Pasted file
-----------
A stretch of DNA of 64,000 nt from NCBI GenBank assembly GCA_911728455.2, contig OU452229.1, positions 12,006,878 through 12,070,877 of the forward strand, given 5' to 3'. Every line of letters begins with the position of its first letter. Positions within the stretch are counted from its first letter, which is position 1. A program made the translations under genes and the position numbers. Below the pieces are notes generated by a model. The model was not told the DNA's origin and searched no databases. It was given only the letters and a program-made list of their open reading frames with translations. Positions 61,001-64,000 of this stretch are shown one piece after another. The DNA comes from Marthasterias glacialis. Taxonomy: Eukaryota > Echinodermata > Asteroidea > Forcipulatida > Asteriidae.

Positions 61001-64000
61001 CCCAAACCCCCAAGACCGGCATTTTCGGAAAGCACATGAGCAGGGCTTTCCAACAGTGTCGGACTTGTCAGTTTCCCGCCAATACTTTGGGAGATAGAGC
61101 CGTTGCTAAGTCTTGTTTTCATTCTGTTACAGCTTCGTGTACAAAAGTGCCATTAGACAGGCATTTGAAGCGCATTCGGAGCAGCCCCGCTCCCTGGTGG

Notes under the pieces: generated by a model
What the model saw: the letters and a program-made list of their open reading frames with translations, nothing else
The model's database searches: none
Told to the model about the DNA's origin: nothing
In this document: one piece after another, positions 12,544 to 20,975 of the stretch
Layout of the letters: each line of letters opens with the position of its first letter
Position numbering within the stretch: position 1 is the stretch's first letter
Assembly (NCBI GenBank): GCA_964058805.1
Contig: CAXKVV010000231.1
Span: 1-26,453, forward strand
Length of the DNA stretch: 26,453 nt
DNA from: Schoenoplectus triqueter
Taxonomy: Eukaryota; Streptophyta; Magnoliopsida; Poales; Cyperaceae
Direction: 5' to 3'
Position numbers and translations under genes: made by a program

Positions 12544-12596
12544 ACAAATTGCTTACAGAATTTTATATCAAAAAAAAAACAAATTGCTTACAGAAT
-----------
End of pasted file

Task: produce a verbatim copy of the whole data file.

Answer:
A stretch of DNA of 64,000 nt from NCBI GenBank assembly GCA_911728455.2, contig OU452229.1, positions 12,006,878 through 12,070,877 of the forward strand, given 5' to 3'. Every line of letters begins with the position of its first letter. Positions within the stretch are counted from its first letter, which is position 1. A program made the translations under genes and the position numbers. Below the pieces are notes generated by a model. The model was not told the DNA's origin and searched no databases. It was given only the letters and a program-made list of their open reading frames with translations. Positions 61,001-64,000 of this stretch are shown one piece after another. The DNA comes from Marthasterias glacialis. Taxonomy: Eukaryota > Echinodermata > Asteroidea > Forcipulatida > Asteriidae.

Positions 61001-64000
61001 CCCAAACCCCCAAGACCGGCATTTTCGGAAAGCACATGAGCAGGGCTTTCCAACAGTGTCGGACTTGTCAGTTTCCCGCCAATACTTTGGGAGATAGAGC
61101 CGTTGCTAAGTCTTGTTTTCATTCTGTTACAGCTTCGTGTACAAAAGTGCCATTAGACAGGCATTTGAAGCGCATTCGGAGCAGCCCCGCTCCCTGGTGG

Notes under the pieces: generated by a model
What the model saw: the letters and a program-made list of their open reading frames with translations, nothing else
The model's database searches: none
Told to the model about the DNA's origin: nothing
In this document: one piece after another, positions 12,544 to 20,975 of the stretch
Layout of the letters: each line of letters opens with the position of its first letter
Position numbering within the stretch: position 1 is the stretch's first letter
Assembly (NCBI GenBank): GCA_964058805.1
Contig: CAXKVV010000231.1
Span: 1-26,453, forward strand
Length of the DNA stretch: 26,453 nt
DNA from: Schoenoplectus triqueter
Taxonomy: Eukaryota; Streptophyta; Magnoliopsida; Poales; Cyperaceae
Direction: 5' to 3'
Position numbers and translations under genes: made by a program

Positions 12544-12596
12544 ACAAATTGCTTACAGAATTTTATATCAAAAAAAAAACAAATTGCTTACAGAAT